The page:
There also are serious concerns about clinicians in MACRA’s Merit-Based Incentive Payment Program (MIPS) choosing on their own which measures to report that Medicare will then use to adjust their payments. This allows clinicians to “cherry-pick” measures on which they perform best, which suggests that quality is higher than it actually is. It also makes it difficult if not impossible to provide meaningful apples-to-apples comparisons of quality among clinicians. The best way to fix this is to require reporting on core sets of quality measures specific to each clinical specialty.
Finally, we believe Medicare could better support Congressional intent for MACRA by revising its policies on MIPS “virtual group” to include low-volume providers.
We discuss these issues in detail below.
Patient-Centered Practice Auto-credit
NCQA greatly appreciates MACRA’s recognition of and much-needed financial support for PCMHs and PCSPs, which includes auto-credit in the MIPS Improvement Activity Category. NCQA has the largest PCMH program, with approximately 20% of all primary care clinicians in our PCMH program, and the only PCSP program.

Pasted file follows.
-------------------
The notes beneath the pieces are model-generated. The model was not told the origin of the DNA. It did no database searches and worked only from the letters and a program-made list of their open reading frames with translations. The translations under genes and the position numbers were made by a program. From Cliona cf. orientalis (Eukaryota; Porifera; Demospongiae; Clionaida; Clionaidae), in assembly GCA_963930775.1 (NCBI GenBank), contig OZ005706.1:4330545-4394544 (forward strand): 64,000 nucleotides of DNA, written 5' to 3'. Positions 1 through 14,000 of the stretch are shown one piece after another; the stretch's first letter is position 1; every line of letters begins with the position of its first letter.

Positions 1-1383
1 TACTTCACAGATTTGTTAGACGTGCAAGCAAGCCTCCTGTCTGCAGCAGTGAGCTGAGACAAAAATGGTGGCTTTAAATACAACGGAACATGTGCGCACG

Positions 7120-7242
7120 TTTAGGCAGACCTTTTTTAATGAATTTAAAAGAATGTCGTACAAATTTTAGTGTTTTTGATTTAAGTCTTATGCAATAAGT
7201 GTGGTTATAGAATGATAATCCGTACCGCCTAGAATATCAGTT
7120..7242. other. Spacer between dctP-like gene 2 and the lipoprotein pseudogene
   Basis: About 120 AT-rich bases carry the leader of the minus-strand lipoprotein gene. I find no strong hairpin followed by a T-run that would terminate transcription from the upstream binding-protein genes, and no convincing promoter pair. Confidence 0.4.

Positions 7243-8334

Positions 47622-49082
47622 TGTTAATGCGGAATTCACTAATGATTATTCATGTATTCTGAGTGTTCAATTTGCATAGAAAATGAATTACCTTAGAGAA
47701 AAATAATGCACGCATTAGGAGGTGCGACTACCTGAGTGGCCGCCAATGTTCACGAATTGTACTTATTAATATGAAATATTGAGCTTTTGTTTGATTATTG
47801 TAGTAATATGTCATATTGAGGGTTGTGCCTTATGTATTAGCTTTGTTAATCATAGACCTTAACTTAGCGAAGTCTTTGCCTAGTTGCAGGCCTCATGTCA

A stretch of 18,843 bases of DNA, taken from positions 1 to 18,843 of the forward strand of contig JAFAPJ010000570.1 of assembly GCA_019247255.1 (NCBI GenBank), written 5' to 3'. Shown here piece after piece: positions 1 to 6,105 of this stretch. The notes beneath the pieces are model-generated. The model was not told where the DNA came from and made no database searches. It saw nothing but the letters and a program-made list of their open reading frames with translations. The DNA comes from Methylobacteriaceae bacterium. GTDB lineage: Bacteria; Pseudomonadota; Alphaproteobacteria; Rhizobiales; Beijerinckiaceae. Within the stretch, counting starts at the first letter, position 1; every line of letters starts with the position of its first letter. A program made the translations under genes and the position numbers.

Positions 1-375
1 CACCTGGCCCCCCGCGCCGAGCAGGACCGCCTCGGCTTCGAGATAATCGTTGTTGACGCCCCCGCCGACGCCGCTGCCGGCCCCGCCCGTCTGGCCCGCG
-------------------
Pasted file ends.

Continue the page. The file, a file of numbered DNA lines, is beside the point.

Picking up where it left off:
We believe Medicare should further strengthen this support for PCMHs and PCSPs by providing auto-credit for their extensive use of health IT in the MIPS Advancing Care Information (ACI) Category. Medicare provides ACI credit to individual Improvement Activity measures that use health IT in ways that meet ACI criteria. Medicare should also provide ACI auto-credit to PCMHs and PCSPs because of the strong focus on Health IT in standards for these programs. ACI auto-credit would reduce unnecessary burden for clinicians who have already completed the rigorous PCMH or PCSP recognition process.
Reducing Reporting Burden
We urgently need to reduce the time and effort clinicians spend to report quality measures so they can instead focus on patient care.